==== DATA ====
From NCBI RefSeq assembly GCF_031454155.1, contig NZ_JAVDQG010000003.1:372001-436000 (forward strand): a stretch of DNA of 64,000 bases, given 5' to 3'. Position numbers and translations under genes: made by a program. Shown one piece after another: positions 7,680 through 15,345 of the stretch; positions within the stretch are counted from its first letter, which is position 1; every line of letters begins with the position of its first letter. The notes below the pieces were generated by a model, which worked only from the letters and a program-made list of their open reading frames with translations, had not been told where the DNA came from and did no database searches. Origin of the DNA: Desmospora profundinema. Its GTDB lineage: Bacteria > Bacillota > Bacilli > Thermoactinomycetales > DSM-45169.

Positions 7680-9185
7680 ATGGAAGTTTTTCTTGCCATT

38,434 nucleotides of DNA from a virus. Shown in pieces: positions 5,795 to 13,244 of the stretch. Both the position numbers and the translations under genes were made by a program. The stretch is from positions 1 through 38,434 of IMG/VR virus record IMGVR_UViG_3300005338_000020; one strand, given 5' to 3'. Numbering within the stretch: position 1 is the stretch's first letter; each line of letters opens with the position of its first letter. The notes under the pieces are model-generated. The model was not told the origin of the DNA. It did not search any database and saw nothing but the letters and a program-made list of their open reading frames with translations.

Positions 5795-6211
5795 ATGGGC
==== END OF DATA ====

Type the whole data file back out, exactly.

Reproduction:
From NCBI RefSeq assembly GCF_031454155.1, contig NZ_JAVDQG010000003.1:372001-436000 (forward strand): a stretch of DNA of 64,000 bases, given 5' to 3'. Position numbers and translations under genes: made by a program. Shown one piece after another: positions 7,680 through 15,345 of the stretch; positions within the stretch are counted from its first letter, which is position 1; every line of letters begins with the position of its first letter. The notes below the pieces were generated by a model, which worked only from the letters and a program-made list of their open reading frames with translations, had not been told where the DNA came from and did no database searches. Origin of the DNA: Desmospora profundinema. Its GTDB lineage: Bacteria > Bacillota > Bacilli > Thermoactinomycetales > DSM-45169.

Positions 7680-9185
7680 ATGGAAGTTTTTCTTGCCATT

38,434 nucleotides of DNA from a virus. Shown in pieces: positions 5,795 to 13,244 of the stretch. Both the position numbers and the translations under genes were made by a program. The stretch is from positions 1 through 38,434 of IMG/VR virus record IMGVR_UViG_3300005338_000020; one strand, given 5' to 3'. Numbering within the stretch: position 1 is the stretch's first letter; each line of letters opens with the position of its first letter. The notes under the pieces are model-generated. The model was not told the origin of the DNA. It did not search any database and saw nothing but the letters and a program-made list of their open reading frames with translations.

Positions 5795-6211
5795 ATGGGC